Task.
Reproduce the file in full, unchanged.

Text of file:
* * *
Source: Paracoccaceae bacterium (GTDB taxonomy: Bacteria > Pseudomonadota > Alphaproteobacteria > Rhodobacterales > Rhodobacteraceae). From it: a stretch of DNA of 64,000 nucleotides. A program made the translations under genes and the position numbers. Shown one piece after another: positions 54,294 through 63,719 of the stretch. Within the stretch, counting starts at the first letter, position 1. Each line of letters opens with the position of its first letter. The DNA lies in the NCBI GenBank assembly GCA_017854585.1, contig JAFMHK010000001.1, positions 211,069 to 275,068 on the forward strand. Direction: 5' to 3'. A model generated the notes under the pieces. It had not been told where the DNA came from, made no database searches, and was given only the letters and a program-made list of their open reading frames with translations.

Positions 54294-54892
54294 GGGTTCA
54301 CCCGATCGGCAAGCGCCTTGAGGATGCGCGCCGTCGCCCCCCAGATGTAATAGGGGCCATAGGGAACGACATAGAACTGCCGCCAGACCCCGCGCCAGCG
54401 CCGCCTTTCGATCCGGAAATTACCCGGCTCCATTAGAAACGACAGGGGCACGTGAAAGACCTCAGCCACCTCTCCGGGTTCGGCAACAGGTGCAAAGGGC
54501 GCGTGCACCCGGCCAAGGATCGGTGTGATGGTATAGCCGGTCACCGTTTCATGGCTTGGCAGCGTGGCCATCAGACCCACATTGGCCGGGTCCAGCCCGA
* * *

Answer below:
Source: Paracoccaceae bacterium (GTDB taxonomy: Bacteria > Pseudomonadota > Alphaproteobacteria > Rhodobacterales > Rhodobacteraceae). From it: a stretch of DNA of 64,000 nucleotides. A program made the translations under genes and the position numbers. Shown one piece after another: positions 54,294 through 63,719 of the stretch. Within the stretch, counting starts at the first letter, position 1. Each line of letters opens with the position of its first letter. The DNA lies in the NCBI GenBank assembly GCA_017854585.1, contig JAFMHK010000001.1, positions 211,069 to 275,068 on the forward strand. Direction: 5' to 3'. A model generated the notes under the pieces. It had not been told where the DNA came from, made no database searches, and was given only the letters and a program-made list of their open reading frames with translations.

Positions 54294-54892
54294 GGGTTCA
54301 CCCGATCGGCAAGCGCCTTGAGGATGCGCGCCGTCGCCCCCCAGATGTAATAGGGGCCATAGGGAACGACATAGAACTGCCGCCAGACCCCGCGCCAGCG
54401 CCGCCTTTCGATCCGGAAATTACCCGGCTCCATTAGAAACGACAGGGGCACGTGAAAGACCTCAGCCACCTCTCCGGGTTCGGCAACAGGTGCAAAGGGC
54501 GCGTGCACCCGGCCAAGGATCGGTGTGATGGTATAGCCGGTCACCGTTTCATGGCTTGGCAGCGTGGCCATCAGACCCACATTGGCCGGGTCCAGCCCGA